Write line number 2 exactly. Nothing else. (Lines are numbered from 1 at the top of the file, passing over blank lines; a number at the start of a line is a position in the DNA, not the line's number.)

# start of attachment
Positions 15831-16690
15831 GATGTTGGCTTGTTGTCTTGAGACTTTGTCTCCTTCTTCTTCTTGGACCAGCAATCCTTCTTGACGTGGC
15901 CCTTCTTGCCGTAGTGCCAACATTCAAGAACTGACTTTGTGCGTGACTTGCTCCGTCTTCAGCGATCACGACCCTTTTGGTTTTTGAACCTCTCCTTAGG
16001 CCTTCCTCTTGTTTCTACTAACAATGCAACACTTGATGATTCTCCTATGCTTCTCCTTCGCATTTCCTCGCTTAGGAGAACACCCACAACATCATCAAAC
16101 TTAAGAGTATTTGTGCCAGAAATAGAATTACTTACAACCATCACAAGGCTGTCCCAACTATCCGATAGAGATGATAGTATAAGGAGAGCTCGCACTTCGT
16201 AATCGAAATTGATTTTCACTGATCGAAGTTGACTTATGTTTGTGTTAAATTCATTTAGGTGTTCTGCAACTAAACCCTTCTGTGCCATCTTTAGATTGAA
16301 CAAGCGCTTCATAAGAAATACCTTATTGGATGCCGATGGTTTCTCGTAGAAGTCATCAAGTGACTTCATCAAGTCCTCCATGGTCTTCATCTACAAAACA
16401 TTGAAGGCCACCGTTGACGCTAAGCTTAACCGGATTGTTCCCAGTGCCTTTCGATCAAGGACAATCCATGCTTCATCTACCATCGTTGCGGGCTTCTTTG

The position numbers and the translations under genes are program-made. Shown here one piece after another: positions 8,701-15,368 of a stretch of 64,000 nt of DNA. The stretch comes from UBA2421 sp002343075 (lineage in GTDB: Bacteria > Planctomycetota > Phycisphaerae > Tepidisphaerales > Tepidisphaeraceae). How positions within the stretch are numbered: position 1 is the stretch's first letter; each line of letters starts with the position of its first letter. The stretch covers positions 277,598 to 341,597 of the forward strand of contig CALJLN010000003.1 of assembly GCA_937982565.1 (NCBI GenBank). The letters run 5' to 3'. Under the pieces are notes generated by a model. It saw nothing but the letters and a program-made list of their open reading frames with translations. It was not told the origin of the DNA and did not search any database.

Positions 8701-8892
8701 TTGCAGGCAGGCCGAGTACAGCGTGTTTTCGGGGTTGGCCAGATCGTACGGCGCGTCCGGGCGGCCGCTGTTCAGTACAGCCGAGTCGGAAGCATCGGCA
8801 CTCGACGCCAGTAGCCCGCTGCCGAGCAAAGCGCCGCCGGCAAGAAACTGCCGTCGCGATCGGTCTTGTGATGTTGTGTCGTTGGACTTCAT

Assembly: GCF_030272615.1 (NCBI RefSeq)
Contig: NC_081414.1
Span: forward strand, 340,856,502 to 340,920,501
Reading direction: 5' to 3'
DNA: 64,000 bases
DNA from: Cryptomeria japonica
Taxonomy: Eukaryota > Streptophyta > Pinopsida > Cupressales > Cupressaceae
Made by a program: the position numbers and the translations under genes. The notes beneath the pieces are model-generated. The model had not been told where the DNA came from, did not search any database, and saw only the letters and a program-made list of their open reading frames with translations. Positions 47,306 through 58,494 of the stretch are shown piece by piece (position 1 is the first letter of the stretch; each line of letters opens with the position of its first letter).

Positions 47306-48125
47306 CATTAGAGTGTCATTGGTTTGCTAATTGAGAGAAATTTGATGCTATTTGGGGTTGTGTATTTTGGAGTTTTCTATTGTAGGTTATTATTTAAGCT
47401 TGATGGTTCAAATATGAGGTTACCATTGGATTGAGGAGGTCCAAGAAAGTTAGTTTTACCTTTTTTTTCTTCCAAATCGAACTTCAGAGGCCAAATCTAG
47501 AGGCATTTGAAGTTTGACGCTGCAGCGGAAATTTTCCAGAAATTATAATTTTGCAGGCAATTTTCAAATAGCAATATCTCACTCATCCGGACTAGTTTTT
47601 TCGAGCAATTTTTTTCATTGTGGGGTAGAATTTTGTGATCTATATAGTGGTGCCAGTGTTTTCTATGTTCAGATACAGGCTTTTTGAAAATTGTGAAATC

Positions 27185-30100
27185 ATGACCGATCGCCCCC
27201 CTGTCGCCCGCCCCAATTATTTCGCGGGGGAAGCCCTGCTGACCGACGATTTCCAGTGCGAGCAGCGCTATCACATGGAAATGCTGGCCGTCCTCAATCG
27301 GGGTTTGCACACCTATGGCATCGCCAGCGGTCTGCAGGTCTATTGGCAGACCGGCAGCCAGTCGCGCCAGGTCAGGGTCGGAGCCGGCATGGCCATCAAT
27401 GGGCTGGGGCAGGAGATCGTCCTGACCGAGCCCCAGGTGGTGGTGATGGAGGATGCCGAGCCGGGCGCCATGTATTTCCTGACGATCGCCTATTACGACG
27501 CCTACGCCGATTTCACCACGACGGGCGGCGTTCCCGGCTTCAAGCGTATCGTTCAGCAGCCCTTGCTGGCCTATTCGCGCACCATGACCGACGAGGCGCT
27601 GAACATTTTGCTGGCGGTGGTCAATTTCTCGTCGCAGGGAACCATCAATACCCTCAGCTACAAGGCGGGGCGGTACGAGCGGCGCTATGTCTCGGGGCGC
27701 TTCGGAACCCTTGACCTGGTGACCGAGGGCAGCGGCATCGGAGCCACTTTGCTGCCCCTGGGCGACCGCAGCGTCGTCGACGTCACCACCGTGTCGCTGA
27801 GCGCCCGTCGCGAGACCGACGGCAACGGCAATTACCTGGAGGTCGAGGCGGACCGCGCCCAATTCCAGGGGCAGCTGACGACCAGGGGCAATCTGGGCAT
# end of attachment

15831 GATGTTGGCTTGTTGTCTTGAGACTTTGTCTCCTTCTTCTTCTTGGACCAGCAATCCTTCTTGACGTGGC